Yes, when overlaps are involved there are more ways to confound the hierarchy than I really appreciated (or needed to consider) at the time I first wrote it. Sometimes the order in which the annotations are created can matter, which doesn’t exactly feel right.
On the other hand, it is really helpful for the data model to be able to represent tissue in a hierarchical way… so dropping the concept entirely would potentially lose a lot of good stuff.
I’ve written a bit about the topic, e.g.
In the longer term I can think of a couple of ways to go:
- Forbid annotation overlaps
- Move to a more layer-based approach
I tend towards the second option, but it’s a rather drastic solution that can’t be done quickly.
In the meantime, I think it’s best to see the hierarchy as a useful way to represent your objects if you want to use it… but taking full control really means scripting to construct it in exactly the way that fits your needs, because leaving it up to the automatic resolution isn’t robust enough in many cases.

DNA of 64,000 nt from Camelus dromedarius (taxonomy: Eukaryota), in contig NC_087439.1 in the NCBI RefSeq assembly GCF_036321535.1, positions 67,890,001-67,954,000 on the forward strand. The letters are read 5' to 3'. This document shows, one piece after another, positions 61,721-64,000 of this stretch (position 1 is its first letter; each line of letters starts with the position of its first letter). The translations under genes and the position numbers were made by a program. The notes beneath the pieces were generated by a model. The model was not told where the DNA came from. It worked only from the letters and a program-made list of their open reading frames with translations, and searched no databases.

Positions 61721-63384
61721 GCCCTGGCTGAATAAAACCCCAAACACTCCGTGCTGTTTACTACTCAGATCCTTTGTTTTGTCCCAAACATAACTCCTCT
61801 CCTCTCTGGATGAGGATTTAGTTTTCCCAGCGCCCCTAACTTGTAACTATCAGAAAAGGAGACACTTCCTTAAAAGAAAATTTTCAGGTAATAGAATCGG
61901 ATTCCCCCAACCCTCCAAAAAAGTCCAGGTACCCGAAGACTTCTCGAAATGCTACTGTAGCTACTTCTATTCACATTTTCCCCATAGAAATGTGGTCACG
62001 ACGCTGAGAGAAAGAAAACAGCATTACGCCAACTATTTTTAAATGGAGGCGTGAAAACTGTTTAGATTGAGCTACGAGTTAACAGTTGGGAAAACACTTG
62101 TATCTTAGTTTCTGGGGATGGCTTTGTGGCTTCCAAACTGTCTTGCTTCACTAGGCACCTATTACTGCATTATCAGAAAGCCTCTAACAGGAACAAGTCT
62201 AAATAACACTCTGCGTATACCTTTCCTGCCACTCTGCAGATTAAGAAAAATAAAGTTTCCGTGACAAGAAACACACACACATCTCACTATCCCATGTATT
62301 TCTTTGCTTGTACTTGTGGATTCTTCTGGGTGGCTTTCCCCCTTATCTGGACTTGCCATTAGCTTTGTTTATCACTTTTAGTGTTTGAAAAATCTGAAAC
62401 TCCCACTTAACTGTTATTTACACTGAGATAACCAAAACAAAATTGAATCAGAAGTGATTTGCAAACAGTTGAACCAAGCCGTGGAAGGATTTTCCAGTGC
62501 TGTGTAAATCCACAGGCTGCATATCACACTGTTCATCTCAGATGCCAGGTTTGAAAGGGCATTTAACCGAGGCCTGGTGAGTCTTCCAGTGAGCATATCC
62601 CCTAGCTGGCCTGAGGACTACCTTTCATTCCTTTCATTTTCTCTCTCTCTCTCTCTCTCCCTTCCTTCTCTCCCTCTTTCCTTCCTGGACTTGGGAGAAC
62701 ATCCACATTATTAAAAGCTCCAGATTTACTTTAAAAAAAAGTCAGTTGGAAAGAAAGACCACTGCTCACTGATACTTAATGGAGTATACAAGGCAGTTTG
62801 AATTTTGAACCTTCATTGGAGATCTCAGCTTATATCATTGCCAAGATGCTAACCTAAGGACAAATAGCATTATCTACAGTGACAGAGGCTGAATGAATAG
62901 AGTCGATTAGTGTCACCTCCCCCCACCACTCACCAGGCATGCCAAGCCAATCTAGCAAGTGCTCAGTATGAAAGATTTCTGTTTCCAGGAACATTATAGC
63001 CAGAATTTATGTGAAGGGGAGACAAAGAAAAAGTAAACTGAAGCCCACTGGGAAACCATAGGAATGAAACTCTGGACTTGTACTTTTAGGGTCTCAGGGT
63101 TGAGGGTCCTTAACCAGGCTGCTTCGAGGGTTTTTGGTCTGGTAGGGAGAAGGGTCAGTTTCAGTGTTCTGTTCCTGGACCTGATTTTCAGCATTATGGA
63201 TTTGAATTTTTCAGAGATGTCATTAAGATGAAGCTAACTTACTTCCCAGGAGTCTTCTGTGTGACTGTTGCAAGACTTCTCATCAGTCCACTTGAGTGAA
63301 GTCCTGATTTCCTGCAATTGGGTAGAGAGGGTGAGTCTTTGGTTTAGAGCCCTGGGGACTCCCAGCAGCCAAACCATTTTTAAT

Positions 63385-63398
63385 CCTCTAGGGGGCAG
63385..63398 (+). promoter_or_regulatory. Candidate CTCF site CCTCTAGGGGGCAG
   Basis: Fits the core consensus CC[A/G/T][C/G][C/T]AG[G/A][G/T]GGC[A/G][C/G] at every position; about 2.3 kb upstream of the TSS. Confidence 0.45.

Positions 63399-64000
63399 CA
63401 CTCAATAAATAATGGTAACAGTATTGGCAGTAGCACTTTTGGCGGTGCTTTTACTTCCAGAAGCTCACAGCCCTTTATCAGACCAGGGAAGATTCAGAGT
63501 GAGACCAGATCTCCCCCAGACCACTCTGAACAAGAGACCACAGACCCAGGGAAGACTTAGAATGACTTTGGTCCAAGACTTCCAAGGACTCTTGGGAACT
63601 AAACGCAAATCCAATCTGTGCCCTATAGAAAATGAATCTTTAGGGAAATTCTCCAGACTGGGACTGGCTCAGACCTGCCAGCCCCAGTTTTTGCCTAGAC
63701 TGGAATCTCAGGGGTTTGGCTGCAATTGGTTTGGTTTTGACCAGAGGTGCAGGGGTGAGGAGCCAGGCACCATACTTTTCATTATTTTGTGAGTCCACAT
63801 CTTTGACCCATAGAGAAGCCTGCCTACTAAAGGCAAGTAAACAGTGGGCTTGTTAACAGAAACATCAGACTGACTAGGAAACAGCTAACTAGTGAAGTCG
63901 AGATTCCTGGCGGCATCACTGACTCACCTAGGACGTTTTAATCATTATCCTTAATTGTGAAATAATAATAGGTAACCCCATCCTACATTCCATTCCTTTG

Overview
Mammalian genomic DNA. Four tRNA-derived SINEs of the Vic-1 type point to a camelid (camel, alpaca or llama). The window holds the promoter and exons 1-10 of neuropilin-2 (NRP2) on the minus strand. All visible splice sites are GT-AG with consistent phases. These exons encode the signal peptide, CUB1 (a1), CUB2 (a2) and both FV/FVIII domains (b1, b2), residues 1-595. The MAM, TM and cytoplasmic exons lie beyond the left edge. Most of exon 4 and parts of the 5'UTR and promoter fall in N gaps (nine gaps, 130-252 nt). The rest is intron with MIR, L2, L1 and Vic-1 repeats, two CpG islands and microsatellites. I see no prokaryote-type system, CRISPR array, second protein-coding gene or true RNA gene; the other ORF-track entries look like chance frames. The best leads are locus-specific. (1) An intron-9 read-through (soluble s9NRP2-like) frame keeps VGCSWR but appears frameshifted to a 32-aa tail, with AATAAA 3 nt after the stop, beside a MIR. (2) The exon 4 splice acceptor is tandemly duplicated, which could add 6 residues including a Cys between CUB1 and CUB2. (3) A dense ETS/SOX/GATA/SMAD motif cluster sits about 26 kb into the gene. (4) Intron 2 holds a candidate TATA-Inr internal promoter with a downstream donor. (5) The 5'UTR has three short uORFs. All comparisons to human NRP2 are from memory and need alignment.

But also, for most applications the hierarchy is never really more than 2 levels deep and can often be ignored. The changes in v0.2.0 to be able to count objects based on spatial location rather than strictly where they hierarchy makes the whole concept much less important than it was in v0.1.2 in these cases.